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Discussion in 'News / Current Events' started by Salty, Mar 13, 2010.
The organizations which support or endorse this bill are an immediate red flag to me to be wary of this bill.
I see no bi-partisan co-authorship..... another red flag.
That said ...... honestly, I'm not familiar enough with the bill itself to know the necessities for it or the advantagies and disadvantagies it gives to others.
It does seem to create another area of concern for employers to deal with among other regulations with which they already have to comply, while on the surface it appears to take a fair approach of 'same job, same pay'. As to how longevity raises, or 'grandfathered' adjustments for changes in new pay scaled to meet economic conditions would figure in.... I haven't the slightest idea. As for the government being protective of employees against retiliation I have reason to be skeptical.
I tend to believe the less law and regulation the better, and most particularly the less interference of the federal government over these matters the better.
It sort of smacks of work equivalency and the camel nose of government sticking its head under the tent into decisions which should be made between the laborer who sells his labor and the employer who has the rights to offer employment at wages he can pay, or the merits upon which he bases his raises.
I believe that a business should have the right to pay whatever they want to whomever they want.
I don't know, women in my professional line of work don't paid nearly as much as men...but we also don't hire women for this position (well at my current church.)
Pay equity is still a thing. I think women who want it know they can get it now though. Just work hard. The whole business structure has changed and most employers (from what I have generally observed) aren't little men-only clubs.
Which is why we have anti-discrimination laws.
and I condend it is not the business of govt to interfere with a business.
The law is needed to establish a more Marxist state.
I don't know about all the parts of this bill, but here is one part I agree with:
Where I work, we are not allowed to let anyone else know what we are being paid. In fact, if I discuss my pay with another employee, even off company time and property, I can be terminated. I think this goes against free speech. What I say to another individual at my house or in public should not be regulated by my employer.
If I'm an employer, if I choose secrecy concerning one's wage as a condition of employment, that should be my right.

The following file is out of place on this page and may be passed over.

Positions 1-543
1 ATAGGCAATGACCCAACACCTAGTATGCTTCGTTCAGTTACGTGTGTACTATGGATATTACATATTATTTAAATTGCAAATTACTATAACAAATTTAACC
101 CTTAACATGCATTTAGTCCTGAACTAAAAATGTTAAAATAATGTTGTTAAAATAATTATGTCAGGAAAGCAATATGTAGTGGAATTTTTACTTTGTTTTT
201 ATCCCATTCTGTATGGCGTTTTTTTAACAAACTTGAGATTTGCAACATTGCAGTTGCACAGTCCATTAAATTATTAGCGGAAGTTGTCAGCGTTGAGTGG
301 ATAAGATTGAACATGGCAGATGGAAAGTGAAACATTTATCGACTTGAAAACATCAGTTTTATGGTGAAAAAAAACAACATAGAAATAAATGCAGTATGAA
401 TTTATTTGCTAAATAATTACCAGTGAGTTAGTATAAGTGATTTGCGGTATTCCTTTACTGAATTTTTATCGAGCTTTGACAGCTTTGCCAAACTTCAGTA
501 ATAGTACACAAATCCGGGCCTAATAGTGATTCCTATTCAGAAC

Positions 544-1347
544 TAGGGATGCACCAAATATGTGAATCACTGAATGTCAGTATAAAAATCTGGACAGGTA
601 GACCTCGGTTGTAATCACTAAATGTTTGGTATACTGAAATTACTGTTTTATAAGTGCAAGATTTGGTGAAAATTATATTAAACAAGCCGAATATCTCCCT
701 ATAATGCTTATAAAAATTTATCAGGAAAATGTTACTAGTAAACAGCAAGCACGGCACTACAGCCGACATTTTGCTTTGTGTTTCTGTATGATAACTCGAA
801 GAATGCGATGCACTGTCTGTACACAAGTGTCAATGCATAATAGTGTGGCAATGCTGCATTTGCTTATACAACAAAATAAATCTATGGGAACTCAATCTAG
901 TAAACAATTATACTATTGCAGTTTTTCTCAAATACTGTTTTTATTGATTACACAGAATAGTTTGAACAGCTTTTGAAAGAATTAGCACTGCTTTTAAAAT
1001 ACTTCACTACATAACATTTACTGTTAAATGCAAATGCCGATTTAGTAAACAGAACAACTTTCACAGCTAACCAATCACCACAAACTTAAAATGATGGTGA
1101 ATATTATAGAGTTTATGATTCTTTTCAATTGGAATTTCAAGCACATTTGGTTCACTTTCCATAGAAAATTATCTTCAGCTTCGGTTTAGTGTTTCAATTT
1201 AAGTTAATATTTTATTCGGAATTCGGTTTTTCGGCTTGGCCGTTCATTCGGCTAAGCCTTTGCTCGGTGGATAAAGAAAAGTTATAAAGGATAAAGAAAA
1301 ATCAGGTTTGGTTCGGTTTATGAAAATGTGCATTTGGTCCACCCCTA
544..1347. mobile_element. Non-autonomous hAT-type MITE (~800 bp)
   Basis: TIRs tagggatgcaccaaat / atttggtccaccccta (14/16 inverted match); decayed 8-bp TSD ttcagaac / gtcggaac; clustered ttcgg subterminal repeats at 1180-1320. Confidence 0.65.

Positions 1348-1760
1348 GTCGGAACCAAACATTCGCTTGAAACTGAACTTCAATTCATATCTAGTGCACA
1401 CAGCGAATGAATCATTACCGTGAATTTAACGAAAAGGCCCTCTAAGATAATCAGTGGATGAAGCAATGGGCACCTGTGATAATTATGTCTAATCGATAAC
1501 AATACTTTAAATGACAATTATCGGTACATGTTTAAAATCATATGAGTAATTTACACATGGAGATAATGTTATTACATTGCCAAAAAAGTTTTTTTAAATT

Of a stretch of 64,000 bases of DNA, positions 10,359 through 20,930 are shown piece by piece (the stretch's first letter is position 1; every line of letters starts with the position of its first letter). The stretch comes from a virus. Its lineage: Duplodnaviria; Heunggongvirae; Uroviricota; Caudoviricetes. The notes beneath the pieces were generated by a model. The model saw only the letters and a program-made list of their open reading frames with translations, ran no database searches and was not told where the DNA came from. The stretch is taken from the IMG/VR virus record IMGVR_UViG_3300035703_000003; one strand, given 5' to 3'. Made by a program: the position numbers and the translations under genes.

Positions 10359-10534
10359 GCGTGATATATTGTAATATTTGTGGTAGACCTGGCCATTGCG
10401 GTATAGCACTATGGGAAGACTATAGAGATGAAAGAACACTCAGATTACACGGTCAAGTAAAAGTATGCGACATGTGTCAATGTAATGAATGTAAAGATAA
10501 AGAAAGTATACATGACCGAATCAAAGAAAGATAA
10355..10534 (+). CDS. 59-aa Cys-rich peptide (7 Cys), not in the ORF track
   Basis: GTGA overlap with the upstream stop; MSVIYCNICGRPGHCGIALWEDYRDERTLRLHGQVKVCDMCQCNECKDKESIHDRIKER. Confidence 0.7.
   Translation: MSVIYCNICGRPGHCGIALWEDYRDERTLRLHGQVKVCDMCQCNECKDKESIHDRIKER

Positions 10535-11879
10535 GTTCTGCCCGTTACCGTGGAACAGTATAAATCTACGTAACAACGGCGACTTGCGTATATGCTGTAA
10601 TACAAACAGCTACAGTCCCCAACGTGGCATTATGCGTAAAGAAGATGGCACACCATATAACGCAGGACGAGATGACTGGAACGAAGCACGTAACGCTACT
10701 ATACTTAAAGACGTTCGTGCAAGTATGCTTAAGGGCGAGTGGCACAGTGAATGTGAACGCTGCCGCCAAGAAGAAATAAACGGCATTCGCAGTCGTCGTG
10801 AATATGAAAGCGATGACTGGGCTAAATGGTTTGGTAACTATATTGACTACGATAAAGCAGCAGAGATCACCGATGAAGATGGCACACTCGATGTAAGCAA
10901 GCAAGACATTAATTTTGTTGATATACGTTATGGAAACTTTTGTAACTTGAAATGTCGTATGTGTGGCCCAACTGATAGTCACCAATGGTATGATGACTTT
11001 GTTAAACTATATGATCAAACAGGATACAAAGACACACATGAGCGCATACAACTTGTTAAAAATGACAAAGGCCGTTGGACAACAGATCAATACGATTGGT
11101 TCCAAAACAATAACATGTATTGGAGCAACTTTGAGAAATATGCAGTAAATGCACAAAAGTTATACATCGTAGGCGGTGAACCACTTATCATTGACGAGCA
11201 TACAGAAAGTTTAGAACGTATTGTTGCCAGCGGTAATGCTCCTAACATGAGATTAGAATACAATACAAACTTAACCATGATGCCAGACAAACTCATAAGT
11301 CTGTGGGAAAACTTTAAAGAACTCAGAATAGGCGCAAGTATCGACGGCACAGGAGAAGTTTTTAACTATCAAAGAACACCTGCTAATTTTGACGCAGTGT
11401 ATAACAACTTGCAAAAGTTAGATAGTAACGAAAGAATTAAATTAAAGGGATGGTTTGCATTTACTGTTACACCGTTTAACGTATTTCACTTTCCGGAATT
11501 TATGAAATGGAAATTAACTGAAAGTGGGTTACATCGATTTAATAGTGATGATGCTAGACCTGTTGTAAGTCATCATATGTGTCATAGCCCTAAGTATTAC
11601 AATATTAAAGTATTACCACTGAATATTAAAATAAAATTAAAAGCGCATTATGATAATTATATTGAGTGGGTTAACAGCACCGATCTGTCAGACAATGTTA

How is it that we have come this far to allow so much unnecessary regulation of private enterprise?
Sorry, but that's not the First Amendment Guarantee.
The First Amendment guarantees you that Government cannot infringe on your right to free speech. A business certainly can censor speech.
You may disagree with your employer's policy...but they legally have the right to make that policy.
Is the rule your business has made restrictive, silly, mean?
It's irrelevant. The business is allowed to do so.
The First Amendment reads:
The law does not...
Prohibit a private entity from enacting restrictions on speech.
Does not insulate a person from the consequences of ill-advised speech (that is to say...you might be free to refer to your boss as an "idiot" to the other emplyees; but the consequences could include your being fired or reprimanded.
Businesses should be able to hire, fire, pay whatever they want, make up any rules they want, etc. Let the free market works things out. If a business treats its employees wrong, guess what? People won't want to work there. People will find out how they treat their employees and they won't want to do business there.
It's just one more in a long list of government power grabs by democrats.
So you people think an employer has the right to restrict your speech even when not on company property or on company time?
No..they shouldn't have the right to restrict your speech no matter where you are. On the other hand, we don't have a the right to restrict a company for letting an employee go for any reason. A company can't restrict your speech. They can dole out a consequence for your speech, but that isn't restricting it.
There are already reasons a company will fire you because of your speech. If you are a pastor of a church and, while not on church property, you go around cussing, swearing, and acting like a fool, would you argue that the church can't fire you? If you are giving out company secrets to a competitor, off company property, would you argue that the company can't fire you?
I would understand a company letting someone go who made public disparaging comments about the business or untoward comments about the management, but I don't think what is said privately should have an effect on a person's continued employment.
If something is said privately, how will the company ever find out?
Here's a dirty little secret.
Successful companies with a happy work force get that way by treating all their employees fairly and firing the unhappy ones if they won't leave on their own.
I advocate that approach and have used it myself. It works wonders for company morale.
If anyone has a discrimination complaint, they can file it and records can be subpoened. The government has no reason nor right to snoop into company records without a filed complaint.
As an employer, I would immediately fire anyone who makes such a complaint. I won't have a bad apple in my company poisoning the minds and damaging the morale of good employees. There is always someone you can't make happy, no matter what you do.
If they don't like where they are working,regardless of the reason, they should leave on their own. If they don't , I'd show them the door.
Very good reasons I would never work for someone like you!
Wouldn't that just help their case?
But what if the govt required you to work for him?